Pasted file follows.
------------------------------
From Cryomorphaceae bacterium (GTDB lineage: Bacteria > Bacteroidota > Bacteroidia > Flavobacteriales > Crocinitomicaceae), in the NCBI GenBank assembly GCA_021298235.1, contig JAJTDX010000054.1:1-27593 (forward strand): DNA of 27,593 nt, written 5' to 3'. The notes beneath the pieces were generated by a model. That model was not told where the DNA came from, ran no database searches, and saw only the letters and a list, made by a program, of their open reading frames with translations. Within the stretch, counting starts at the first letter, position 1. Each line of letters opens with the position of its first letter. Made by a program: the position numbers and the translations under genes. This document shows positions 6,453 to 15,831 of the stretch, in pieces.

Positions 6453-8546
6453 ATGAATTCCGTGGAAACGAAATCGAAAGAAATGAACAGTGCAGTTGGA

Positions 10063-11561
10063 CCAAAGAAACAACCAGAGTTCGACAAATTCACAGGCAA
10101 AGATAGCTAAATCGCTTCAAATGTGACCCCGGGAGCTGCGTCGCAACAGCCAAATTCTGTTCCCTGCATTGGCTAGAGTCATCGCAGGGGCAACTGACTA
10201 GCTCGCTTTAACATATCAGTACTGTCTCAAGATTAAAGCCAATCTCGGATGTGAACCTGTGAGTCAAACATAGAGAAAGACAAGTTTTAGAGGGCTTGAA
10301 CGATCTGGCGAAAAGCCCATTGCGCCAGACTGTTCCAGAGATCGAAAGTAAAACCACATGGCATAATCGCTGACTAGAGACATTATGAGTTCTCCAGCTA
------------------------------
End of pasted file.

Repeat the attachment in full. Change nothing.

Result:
From Cryomorphaceae bacterium (GTDB lineage: Bacteria > Bacteroidota > Bacteroidia > Flavobacteriales > Crocinitomicaceae), in the NCBI GenBank assembly GCA_021298235.1, contig JAJTDX010000054.1:1-27593 (forward strand): DNA of 27,593 nt, written 5' to 3'. The notes beneath the pieces were generated by a model. That model was not told where the DNA came from, ran no database searches, and saw only the letters and a list, made by a program, of their open reading frames with translations. Within the stretch, counting starts at the first letter, position 1. Each line of letters opens with the position of its first letter. Made by a program: the position numbers and the translations under genes. This document shows positions 6,453 to 15,831 of the stretch, in pieces.

Positions 6453-8546
6453 ATGAATTCCGTGGAAACGAAATCGAAAGAAATGAACAGTGCAGTTGGA

Positions 10063-11561
10063 CCAAAGAAACAACCAGAGTTCGACAAATTCACAGGCAA
10101 AGATAGCTAAATCGCTTCAAATGTGACCCCGGGAGCTGCGTCGCAACAGCCAAATTCTGTTCCCTGCATTGGCTAGAGTCATCGCAGGGGCAACTGACTA
10201 GCTCGCTTTAACATATCAGTACTGTCTCAAGATTAAAGCCAATCTCGGATGTGAACCTGTGAGTCAAACATAGAGAAAGACAAGTTTTAGAGGGCTTGAA
10301 CGATCTGGCGAAAAGCCCATTGCGCCAGACTGTTCCAGAGATCGAAAGTAAAACCACATGGCATAATCGCTGACTAGAGACATTATGAGTTCTCCAGCTA